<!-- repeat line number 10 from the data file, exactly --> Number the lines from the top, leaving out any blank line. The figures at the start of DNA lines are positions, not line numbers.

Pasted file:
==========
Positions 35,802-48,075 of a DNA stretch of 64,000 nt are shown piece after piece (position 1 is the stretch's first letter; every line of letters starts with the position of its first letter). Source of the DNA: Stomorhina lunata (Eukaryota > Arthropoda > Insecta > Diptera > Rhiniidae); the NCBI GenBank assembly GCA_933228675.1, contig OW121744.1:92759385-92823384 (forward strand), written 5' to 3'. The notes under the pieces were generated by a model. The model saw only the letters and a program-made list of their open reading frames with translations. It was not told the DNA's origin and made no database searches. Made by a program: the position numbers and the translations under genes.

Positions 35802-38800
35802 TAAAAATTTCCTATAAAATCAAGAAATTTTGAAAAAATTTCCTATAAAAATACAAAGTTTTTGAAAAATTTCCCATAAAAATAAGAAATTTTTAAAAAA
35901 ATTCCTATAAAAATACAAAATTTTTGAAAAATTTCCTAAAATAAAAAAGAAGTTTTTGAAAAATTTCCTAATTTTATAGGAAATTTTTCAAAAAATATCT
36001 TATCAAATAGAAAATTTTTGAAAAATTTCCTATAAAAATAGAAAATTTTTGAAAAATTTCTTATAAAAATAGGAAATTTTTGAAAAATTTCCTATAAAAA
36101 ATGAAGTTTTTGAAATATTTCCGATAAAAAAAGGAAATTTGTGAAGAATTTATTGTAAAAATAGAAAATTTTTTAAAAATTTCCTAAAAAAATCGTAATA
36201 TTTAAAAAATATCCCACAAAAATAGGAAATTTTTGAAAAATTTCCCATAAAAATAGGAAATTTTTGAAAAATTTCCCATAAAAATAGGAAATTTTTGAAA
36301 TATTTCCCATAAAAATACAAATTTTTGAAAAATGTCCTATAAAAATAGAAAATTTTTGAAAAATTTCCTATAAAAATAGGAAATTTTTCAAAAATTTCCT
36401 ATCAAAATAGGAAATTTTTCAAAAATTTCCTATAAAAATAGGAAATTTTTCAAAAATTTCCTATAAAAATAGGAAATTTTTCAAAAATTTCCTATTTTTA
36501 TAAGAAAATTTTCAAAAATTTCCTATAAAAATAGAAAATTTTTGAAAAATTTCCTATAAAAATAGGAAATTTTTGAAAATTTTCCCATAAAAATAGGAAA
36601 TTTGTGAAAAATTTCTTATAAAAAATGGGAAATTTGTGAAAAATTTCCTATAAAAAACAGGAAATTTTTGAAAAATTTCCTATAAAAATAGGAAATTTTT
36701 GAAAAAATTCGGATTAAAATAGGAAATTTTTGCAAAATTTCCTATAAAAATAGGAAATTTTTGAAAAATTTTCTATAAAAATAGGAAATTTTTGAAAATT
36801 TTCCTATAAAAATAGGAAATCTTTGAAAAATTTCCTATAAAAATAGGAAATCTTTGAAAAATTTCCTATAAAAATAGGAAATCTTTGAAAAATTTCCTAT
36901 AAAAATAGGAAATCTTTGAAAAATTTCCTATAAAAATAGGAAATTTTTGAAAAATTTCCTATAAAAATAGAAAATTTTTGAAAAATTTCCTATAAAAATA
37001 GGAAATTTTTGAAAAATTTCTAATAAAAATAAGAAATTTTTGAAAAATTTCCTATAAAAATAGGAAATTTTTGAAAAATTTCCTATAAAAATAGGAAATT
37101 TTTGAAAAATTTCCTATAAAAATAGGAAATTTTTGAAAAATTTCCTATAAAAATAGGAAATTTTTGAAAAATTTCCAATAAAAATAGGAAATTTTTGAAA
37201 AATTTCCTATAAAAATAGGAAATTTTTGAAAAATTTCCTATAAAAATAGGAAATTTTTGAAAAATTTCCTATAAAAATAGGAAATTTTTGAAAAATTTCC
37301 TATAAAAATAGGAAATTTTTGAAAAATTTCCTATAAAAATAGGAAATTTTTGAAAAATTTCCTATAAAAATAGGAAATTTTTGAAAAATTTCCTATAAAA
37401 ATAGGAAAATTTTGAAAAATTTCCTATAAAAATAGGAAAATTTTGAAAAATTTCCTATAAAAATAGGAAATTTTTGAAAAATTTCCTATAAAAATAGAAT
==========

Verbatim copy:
36501 TAAGAAAATTTTCAAAAATTTCCTATAAAAATAGAAAATTTTTGAAAAATTTCCTATAAAAATAGGAAATTTTTGAAAATTTTCCCATAAAAATAGGAAA